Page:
• New partnership strengthens path to college for 9,300 low-income students in Alabama
    As part of the UAB-led GEAR UP Alabama program, the Alabama Community College System will offer tuition waivers to a cohort of students in the Class of 2020 and 2021 students, as well as tuition assistance to parents.

    8th-grader Mekial Sherren holds Gear Up Alabama sign in pre-algebra class at Gordo High School in Pickens County.As students around the state settle back into their school routines, 9,300 middle school students in Alabama’s Black Belt Region are starting the school year with college tuition waivers awaiting them upon high school graduation.

    The Alabama Community College System has partnered with the UAB-led GEAR UP Alabama program to provide full tuition waivers to students in the Class of 2020 and 2021 who meet specified criteria for admission to attend any public community or technical college in the state.

    “The mission of the Alabama Community College System is to serve all residents of Alabama,” said Chancellor Mark A. Heinrich, Ph.D. “This mission is particularly important to those without accessible means for higher education. We are excited to play a role in assisting those in GEAR UP Alabama with postsecondary education.”

    This cohort of sixth- and seventh-grade students is the focus of a seven-year $49 million grant awarded to the UAB School of Education by the U.S. Department of Education in 2014. The Gaining Early Awareness and Readiness of Undergraduate Programs grant provides funding to states to enhance services for students, parents and teachers at high-poverty schools in order to increase the number of students who are prepared to enter and succeed in postsecondary education.

    The 9,300 students GEAR UP Alabama serves are located throughout 21 school districts and 50 schools from south of Montgomery, including Montgomery County, to the Mississippi and Georgia borders.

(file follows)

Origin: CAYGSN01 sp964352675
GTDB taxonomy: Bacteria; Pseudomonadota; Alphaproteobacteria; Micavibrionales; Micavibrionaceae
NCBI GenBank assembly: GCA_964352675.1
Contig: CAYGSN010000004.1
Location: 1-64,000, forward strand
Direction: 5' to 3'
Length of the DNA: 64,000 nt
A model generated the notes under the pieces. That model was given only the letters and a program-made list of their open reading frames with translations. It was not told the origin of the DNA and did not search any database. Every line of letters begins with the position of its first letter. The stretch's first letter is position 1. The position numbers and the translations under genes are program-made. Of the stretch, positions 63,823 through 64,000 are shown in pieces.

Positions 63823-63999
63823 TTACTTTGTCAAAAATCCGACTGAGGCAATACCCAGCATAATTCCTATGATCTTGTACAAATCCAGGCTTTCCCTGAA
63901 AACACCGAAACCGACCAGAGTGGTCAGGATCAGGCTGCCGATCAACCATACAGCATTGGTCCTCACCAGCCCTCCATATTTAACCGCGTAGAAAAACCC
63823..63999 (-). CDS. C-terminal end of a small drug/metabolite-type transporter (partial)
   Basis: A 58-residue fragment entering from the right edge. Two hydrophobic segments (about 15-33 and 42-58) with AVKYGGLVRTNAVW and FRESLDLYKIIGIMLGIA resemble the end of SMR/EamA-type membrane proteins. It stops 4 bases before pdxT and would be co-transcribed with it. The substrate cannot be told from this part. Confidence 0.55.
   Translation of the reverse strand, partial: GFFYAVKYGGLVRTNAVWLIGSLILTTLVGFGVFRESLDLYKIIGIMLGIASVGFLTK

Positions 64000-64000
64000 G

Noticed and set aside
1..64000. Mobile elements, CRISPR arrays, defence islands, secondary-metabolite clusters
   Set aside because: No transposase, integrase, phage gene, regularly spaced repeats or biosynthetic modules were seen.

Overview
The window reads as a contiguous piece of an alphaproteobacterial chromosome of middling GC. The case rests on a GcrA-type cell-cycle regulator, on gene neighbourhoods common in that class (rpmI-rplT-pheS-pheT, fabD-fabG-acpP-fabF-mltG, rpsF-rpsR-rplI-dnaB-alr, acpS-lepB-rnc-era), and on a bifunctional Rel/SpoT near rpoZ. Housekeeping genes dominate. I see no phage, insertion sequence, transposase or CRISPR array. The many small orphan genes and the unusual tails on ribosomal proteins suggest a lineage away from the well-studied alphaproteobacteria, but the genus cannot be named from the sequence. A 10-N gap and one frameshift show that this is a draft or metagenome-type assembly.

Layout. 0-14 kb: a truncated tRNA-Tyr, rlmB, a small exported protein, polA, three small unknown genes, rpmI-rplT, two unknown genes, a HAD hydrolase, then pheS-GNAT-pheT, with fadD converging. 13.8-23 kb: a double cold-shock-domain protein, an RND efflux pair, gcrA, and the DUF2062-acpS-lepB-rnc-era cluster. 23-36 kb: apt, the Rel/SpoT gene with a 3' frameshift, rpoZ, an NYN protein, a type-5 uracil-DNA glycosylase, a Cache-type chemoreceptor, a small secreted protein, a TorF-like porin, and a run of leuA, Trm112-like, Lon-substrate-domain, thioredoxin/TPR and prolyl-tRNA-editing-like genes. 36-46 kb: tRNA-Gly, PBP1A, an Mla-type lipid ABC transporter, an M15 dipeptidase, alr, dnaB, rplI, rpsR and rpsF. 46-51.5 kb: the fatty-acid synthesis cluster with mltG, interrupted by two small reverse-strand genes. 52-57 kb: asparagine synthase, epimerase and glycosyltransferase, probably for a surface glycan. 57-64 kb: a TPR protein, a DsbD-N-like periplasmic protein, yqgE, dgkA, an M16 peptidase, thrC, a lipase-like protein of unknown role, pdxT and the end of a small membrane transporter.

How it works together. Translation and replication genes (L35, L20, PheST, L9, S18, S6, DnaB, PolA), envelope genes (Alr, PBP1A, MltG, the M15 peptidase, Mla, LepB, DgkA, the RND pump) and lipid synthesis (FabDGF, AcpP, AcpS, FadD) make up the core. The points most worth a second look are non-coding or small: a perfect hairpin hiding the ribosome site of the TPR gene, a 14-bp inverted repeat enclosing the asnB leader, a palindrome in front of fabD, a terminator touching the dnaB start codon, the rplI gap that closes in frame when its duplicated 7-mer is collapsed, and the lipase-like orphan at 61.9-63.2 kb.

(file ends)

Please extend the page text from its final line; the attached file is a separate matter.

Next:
“A lot of the students in that region of Alabama don’t go to college,” said UAB’s Lawrence Tyson, Ph.D., associate professor of counselor education in the Department of Human Studies and principal investigator for the program. “We have statistics to prove and support why we chose the Black Belt as our focus. Telling GEAR UP Alabama students and their families that in six or seven years, if you stay within our program, you’ll have at least two years of post-high school education waiting for you: I can’t think of a better incentive for those families to get on board and become involved as much as they can with what we’re trying to do.”

    The Alabama Community College System has also committed to providing tuition assistance to parents of GEAR UP Alabama students who qualify for admission.

    Since receiving the grant, GEAR UP Alabama has assessed participating schools, and has provided professional development to teachers and parents, and summer enrichment programs for students. The cohort of students will be followed and provided initiatives and development programs through their first year of college. Sustainability is an area of focus for all of the initiatives being developed, which will be left in place at participating schools to further serve students who follow once the grant program comes to an end.

    “This is an outstanding opportunity that will make a big impact for this cohort of students and their parents,” said UAB School of Education Dean Deborah L. Voltz, Ed.D. “GEAR UP Alabama can prepare them to take advantage of educational opportunities. The extension of tuition waivers from the Alabama Community College System removes the barrier that may have existed for some students. It serves as encouragement and incentive for participating. This partnership will make an extraordinary difference in the lives of these students.”

    State and other project partners will match UAB’s annual federal award of $3.5 million.

    “There are a lot of moving parts to this grant,” Tyson said. “We could not perform the grant well without the partnerships we have with other institutions of higher education, the State Department of Education, and partnerships that are being forged with other organizations and businesses.”